Practically speaking, it may be difficult to demonstrate to a court that a purchaser relied on the skill or judgment of fire-company seller when selecting appropriate apparatus and so they should not assume that the implied warranty of fitness for a particular purpose applies to their transaction. At the same time, fire-company sellers should take care not to represent that a particular piece of apparatus will be able to meet the needs of a potential seller.

The UCC also implies a warranty of title. This simply means that the seller warrants to the purchaser that the seller owns the apparatus free and clear of other claims. This warranty applies equally to dealers and fire-company sellers and is difficult to disclaim.
Rarely is this warranty at issue but fire-company sellers should be sure to extinguish any purchase money security interests or other liens prior to the sale of any apparatus.

Delivery and risk of loss
The risk of loss passes from the seller to a purchaser at different times depending on whether the seller is a dealer or fire-company seller. In the case of a dealer, the risk of loss passes to the purchaser when the purchaser actually receives the fire apparatus. With a fire-company seller, the risk of loss passes to the purchaser when the seller tenders the apparatus to the buyer. Tendering apparatus means alerting the purchaser that the apparatus is ready to be picked up or otherwise offering the apparatus for delivery.

This distinction can be significant. For example, if a dealer alerts a purchaser that a piece of apparatus is ready to be picked up on Tuesday but the purchaser fails to take delivery until Thursday, the dealer will be liable for the loss of the apparatus if it catches fire on Wednesday. With a fire-company seller in the same scenario, the risk of loss would have passed to the purchaser on Tuesday notwithstanding the fact that the purchaser did not pick it up and the purchaser would bear the loss of the fire on Wednesday.

Let's make a deal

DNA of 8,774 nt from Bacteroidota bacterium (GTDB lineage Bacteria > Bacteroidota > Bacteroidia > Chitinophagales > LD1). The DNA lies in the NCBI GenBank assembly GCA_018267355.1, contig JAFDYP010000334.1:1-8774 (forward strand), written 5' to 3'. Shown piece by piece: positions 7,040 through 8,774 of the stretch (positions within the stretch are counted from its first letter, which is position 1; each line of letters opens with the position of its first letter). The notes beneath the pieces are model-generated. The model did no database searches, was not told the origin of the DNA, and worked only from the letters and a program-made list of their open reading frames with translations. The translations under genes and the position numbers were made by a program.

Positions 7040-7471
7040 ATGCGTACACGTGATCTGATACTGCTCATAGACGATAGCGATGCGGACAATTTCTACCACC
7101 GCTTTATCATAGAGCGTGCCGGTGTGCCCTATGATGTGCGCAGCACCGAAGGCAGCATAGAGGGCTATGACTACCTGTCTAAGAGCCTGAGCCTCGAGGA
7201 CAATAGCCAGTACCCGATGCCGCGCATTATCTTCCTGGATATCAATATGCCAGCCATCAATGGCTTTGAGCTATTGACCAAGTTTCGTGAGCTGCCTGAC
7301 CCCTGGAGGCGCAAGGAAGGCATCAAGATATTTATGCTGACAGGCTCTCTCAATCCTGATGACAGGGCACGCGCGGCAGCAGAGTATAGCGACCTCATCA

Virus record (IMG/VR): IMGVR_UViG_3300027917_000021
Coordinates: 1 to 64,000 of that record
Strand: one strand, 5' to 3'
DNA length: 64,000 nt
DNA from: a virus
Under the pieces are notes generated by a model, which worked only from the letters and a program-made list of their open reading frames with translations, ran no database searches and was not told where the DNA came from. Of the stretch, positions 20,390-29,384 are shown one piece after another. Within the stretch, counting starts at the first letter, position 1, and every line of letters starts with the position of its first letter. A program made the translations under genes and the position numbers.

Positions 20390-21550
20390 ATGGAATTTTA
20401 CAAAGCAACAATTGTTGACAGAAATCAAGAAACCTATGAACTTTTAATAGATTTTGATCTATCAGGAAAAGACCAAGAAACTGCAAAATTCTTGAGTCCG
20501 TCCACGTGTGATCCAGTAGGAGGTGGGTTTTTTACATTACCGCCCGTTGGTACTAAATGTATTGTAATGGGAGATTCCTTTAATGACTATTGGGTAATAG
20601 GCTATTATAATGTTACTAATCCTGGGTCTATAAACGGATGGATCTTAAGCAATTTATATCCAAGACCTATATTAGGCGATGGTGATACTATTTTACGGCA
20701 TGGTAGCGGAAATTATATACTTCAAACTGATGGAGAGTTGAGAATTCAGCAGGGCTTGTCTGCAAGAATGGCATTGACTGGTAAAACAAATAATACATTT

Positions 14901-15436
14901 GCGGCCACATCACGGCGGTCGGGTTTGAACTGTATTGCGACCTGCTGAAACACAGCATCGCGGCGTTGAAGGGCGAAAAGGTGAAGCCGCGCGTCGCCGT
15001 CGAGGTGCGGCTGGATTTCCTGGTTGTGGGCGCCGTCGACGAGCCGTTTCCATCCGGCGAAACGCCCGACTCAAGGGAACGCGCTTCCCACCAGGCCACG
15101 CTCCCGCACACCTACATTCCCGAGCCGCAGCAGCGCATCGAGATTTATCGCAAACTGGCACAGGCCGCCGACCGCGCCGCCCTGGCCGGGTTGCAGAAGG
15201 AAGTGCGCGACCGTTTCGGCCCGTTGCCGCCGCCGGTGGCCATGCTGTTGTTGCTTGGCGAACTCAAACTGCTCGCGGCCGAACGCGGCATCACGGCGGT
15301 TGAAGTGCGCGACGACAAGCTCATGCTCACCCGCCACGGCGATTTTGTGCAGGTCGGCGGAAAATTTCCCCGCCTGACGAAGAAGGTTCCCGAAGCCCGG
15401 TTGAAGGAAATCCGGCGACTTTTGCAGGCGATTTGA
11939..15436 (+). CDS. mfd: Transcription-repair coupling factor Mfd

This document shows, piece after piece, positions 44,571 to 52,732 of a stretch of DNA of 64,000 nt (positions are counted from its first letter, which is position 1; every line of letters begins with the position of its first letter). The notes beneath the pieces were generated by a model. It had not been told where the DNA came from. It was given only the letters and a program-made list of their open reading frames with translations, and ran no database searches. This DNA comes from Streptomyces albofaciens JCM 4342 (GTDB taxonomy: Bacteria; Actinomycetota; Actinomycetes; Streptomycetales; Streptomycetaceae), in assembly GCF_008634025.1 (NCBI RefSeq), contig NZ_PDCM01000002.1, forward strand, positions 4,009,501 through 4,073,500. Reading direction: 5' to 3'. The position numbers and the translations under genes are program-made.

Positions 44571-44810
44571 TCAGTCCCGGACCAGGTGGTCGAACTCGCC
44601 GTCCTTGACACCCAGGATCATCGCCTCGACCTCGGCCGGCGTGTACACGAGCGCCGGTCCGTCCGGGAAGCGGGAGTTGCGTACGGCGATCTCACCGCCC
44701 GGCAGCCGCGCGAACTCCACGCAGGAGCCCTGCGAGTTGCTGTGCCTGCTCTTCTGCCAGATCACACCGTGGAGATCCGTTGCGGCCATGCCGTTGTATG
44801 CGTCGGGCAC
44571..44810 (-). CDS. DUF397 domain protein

The UCC provides default positions to sales agreements. It is the drafters' best guess as to what the parties would have agreed had their agreement addressed the issue. This means that sellers and purchasers can change those assumptions with an explicit, preferably written, agreement.

Other UCC provisions and the particularities of the law in your state may affect apparatus purchases.  This article is no substitute for competent legal counsel licensed to practice in your state.       


  Balboni's Landscape Design
204 Dustin Tavern Road
Weare, NH 03281
p 603-540-0526
  Hassan Automotive
21 Newcomb St
Quincy, MA 02169
p (617) 773-8810
  Heritage Funeral & Cremation Services
3700 Forest Lawn Drive
Matthews, NC 28104
p (704) 846-3771
  Pino's Restaurant
987 South Beckford Drive
Henderson, NC 27536
p (252) 438-1341
  Peak Steel
1610 North Salem Street
Apex, NC 27523
p 919-362-5955
  Fire on Fore
367 Fore Street
Portland, ME 04101
p (207) 391 - 3735
  Funderburk's Batteries
1625 Poarch Rd
Lincolnton, NC 28092
p (704) 735-4166
  Rowe Ford Westbrook
91 Main St
Westbrook, ME 04092
p (866) 753-7011
  Webbs Mills Eats
455 Poland Springs Road
Casco, ME 04015
p (207) 627-4000
  The Clean Team
45 Pembroke St
Kingston, MA
p 781-585-4678
f 781-585-4684
The Publishing Group - Volunteer Fireman Online  
Website Powered By Creative SplashWorks - SplashSite